Turning a tragic occasion into a day of meaning was the trend as members of the Tallahassee community gathered at the Florida State University College of Law Wednesday, Sept. 11, for the third annual “9/11 Day of Remembrance and Service.”
Sponsored by Leon County and the Holland and Knight law firm, the solemn ceremony recognized first responders, veterans, and active military. Leon County Commission Chairman Nick Maddox encouraged participants to engage in what has become the largest day of community service in the nation.
“Community service is an important core of our community, whether it’s 9/11 or Dec. 11,” Maddox said. “Particularly during this time, we have the opportunity to transform tragedy into a legacy of humanity and service.”
Former Florida Gov. Bob Martinez, the senior policy adviser of Holland and Knight, presented the first annual Glenn J. Winuk Humanitarian Award to Mac Kemp, one of 12 nominees known for the generous ways they give back to the community.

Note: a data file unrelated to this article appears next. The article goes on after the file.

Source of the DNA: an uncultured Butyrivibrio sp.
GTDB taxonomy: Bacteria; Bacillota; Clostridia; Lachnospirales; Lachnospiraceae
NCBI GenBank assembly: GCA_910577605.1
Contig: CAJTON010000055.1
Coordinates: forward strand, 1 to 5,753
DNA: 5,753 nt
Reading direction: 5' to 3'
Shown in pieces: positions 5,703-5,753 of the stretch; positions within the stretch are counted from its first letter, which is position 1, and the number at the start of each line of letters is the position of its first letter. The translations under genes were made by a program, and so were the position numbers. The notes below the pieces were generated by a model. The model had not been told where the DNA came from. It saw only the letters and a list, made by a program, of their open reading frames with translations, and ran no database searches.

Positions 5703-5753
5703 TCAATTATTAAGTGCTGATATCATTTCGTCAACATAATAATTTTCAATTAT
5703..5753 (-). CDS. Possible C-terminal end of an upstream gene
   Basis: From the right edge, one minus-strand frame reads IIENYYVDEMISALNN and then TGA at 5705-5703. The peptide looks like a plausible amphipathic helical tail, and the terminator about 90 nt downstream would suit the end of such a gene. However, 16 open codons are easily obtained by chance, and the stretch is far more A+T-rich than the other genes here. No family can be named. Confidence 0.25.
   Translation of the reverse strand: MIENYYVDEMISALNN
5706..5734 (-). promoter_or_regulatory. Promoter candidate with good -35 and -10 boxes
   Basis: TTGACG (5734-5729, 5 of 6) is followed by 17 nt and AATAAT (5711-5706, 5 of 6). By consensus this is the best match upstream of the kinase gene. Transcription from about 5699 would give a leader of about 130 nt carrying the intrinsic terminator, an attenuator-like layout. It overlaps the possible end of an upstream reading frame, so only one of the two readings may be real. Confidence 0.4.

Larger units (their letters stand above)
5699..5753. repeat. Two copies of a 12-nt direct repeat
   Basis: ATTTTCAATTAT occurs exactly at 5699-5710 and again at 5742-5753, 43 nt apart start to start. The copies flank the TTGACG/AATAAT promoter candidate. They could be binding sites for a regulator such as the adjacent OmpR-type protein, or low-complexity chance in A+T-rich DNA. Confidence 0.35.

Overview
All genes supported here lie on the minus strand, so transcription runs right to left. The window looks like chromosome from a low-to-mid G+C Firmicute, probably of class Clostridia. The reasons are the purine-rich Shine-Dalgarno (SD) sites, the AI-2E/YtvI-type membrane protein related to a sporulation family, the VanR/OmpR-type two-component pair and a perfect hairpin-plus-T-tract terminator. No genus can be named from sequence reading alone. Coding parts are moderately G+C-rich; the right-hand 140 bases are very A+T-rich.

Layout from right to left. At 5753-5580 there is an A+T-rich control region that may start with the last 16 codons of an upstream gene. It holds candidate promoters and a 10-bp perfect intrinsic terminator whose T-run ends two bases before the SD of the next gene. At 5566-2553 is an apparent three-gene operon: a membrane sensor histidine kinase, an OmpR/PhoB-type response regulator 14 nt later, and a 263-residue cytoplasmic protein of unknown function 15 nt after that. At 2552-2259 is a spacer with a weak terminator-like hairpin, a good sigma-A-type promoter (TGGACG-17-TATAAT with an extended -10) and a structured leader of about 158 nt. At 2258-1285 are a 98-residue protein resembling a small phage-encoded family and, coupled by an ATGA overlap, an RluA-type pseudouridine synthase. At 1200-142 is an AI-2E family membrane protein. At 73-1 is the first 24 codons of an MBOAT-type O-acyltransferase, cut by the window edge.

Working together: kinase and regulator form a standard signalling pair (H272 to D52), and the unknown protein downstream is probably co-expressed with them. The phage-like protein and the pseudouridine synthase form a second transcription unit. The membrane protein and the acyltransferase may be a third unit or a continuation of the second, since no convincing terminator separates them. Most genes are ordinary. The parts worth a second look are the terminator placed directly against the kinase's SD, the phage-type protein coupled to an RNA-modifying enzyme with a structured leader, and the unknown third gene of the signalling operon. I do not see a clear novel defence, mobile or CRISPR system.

“I’m very honored that I was selected because I’m in awe of so many things that so many people have done to help others,” Kemp said.
Kemp served for 33 years as an emergency medical technician (EMT) and established Honor Flight Tallahassee, which helped transport 79 veterans, aged 85 to 96, to the WWII Memorial in Washington D.C.
“We’ve turned a day of tragedy into a day that is meaningful to the people that reach out to do extra things in our community in Leon County and beyond,” Kemp said.
The award honors Glenn J. Winuk, a volunteer firefighter, EMT and former partner of Holland and Knight, who lost his life in one of the Twin Towers on 9/11.
After the ceremony concluded, volunteers assembled care packages for members of the armed service.